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​Asian stock markets mostly trading lower

BEIJING - Asian stocks were mostly lower Monday after Chinese industrial profits rebounded and U.S. economic growth was stronger than expected. European markets were closed for the Easter holiday.

The Shanghai Composite Index fell 0.7 percent to 2,957.82 points and India's Sensex shed 0.7 percent to 25,167.97. Seoul's Kospi edged down 0.1 percent to 1,982.54, and Singapore, Bangkok and Jakarta also declined. Tokyo's Nikkei 225 gained 0.8 percent to 17,134.37. Hong Kong, Sydney and New Zealand were closed for a holiday. Markets in Britain, France and Germany were closed for Easter.

Wall Street looked set for gains, with futures for the Dow Jones industrial average and Standard & Poor's 500 index up 0.3 percent. U.S. markets were closed Friday; on Thursday, the Dow and Nasdaq Composite Index both rose 0.1 percent while the S&P slipped 0.04 percent in light trading.

Profit at major Chinese industrial companies rose 4.8 percent from a year earlier in the first two months of 2016 -- the first gain since September 2014. In December, profits fell 4.7 percent. The National Bureau of Statistics cited stronger sales and a slower decline in producer prices that have fallen steadily for three years. The private sector outperformed government-owned companies, with total profit at private enterprises rising 7.5 percent while those at state industries contracted by 14.5 percent.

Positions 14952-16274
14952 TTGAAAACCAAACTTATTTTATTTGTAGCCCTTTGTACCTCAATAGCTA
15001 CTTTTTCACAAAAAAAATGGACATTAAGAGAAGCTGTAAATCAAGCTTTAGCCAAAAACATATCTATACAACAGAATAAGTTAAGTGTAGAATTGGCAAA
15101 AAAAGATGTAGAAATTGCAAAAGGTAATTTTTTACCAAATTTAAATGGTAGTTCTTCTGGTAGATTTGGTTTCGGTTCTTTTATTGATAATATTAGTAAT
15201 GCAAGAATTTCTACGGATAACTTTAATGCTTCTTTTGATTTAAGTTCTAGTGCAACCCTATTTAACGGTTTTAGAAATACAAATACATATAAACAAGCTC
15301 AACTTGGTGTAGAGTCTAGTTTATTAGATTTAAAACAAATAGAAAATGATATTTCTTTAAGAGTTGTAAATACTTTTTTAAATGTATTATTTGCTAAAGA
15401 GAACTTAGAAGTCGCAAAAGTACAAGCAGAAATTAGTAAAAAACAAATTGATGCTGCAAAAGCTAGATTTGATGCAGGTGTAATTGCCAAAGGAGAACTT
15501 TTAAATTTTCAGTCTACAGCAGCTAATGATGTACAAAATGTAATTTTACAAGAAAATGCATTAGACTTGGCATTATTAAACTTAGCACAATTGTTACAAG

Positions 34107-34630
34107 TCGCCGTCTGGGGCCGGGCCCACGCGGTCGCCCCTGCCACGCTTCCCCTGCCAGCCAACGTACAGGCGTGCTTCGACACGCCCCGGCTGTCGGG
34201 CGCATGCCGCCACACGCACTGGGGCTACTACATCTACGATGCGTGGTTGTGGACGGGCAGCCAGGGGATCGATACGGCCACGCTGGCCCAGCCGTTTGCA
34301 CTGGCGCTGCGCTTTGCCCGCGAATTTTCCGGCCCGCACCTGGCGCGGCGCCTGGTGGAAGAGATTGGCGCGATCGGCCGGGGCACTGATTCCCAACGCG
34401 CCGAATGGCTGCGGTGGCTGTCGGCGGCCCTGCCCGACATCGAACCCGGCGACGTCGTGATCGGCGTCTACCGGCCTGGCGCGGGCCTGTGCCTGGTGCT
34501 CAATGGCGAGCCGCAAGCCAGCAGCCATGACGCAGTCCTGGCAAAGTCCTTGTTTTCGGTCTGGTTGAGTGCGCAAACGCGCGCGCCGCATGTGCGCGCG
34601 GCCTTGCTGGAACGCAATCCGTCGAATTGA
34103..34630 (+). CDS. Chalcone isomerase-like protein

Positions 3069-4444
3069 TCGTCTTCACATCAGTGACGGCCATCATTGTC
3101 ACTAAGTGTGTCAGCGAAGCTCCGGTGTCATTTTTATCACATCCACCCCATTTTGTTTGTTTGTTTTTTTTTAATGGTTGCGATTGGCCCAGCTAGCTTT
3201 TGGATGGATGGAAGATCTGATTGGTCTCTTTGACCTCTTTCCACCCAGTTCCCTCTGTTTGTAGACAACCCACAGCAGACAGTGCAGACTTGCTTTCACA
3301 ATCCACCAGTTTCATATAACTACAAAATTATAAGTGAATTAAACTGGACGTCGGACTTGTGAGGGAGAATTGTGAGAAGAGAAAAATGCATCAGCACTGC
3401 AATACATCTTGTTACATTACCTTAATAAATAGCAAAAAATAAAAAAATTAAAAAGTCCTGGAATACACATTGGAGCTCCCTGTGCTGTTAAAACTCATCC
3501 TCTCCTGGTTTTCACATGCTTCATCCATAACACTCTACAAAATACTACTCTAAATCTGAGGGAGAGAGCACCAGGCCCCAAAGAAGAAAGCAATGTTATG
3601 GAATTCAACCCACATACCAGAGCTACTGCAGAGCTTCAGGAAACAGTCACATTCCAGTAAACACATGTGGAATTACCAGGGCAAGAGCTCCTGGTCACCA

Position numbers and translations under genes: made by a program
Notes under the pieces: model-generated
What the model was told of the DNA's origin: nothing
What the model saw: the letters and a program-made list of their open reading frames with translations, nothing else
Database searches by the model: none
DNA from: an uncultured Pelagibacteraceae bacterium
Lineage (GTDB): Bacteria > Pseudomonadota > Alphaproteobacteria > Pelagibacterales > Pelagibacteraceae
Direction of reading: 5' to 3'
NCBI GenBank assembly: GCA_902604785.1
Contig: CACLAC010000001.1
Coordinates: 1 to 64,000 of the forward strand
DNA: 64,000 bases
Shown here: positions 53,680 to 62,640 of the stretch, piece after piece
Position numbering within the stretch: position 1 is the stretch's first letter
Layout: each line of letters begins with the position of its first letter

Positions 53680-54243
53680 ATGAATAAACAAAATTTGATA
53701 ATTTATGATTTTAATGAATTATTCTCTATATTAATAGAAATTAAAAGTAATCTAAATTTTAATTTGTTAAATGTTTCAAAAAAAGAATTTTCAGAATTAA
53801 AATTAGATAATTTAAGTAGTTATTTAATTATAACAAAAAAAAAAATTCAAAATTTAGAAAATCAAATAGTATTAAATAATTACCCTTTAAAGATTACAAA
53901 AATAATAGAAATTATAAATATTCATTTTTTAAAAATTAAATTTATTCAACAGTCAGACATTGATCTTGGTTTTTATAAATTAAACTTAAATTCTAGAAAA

Chinese profits improved because of "the release of pent-up demand" following uncertainty about central bank policy in the second half of last year, Tim Condon of ING said in a report. He noted that sales revenue rose 50 percent. "We believe steadier PBOC policy since the second week of January released the pent-up demand," Condon said.

The government reported the U.S. economy grew at an annual rate of 1.4 percent in the final quarter of last year, above the 1 percent it estimated a month ago. Much of the unexpected strength came from consumer spending on services such as recreation, which helped offset a manufacturing slump. Analysts were encouraged by the revised estimate, saying it provided momentum for the rest of the year, when they expect growth to reach a stronger if still-modest 2 percent annual rate.

The dollar strengthened to 113.52 yen from Friday's 113.08 yen. The euro edged up to $1.1170 from $1.1165.

Benchmark U.S. crude gained 30 cents to $39.76 per barrel in electronic trading on the New York Mercantile Exchange. The contract shed 33 cents on Friday to close at $39.46. Brent crude, used to price international oils, added 34 cents to $41.37 per barrel in London. It shed 6 cents on Friday.

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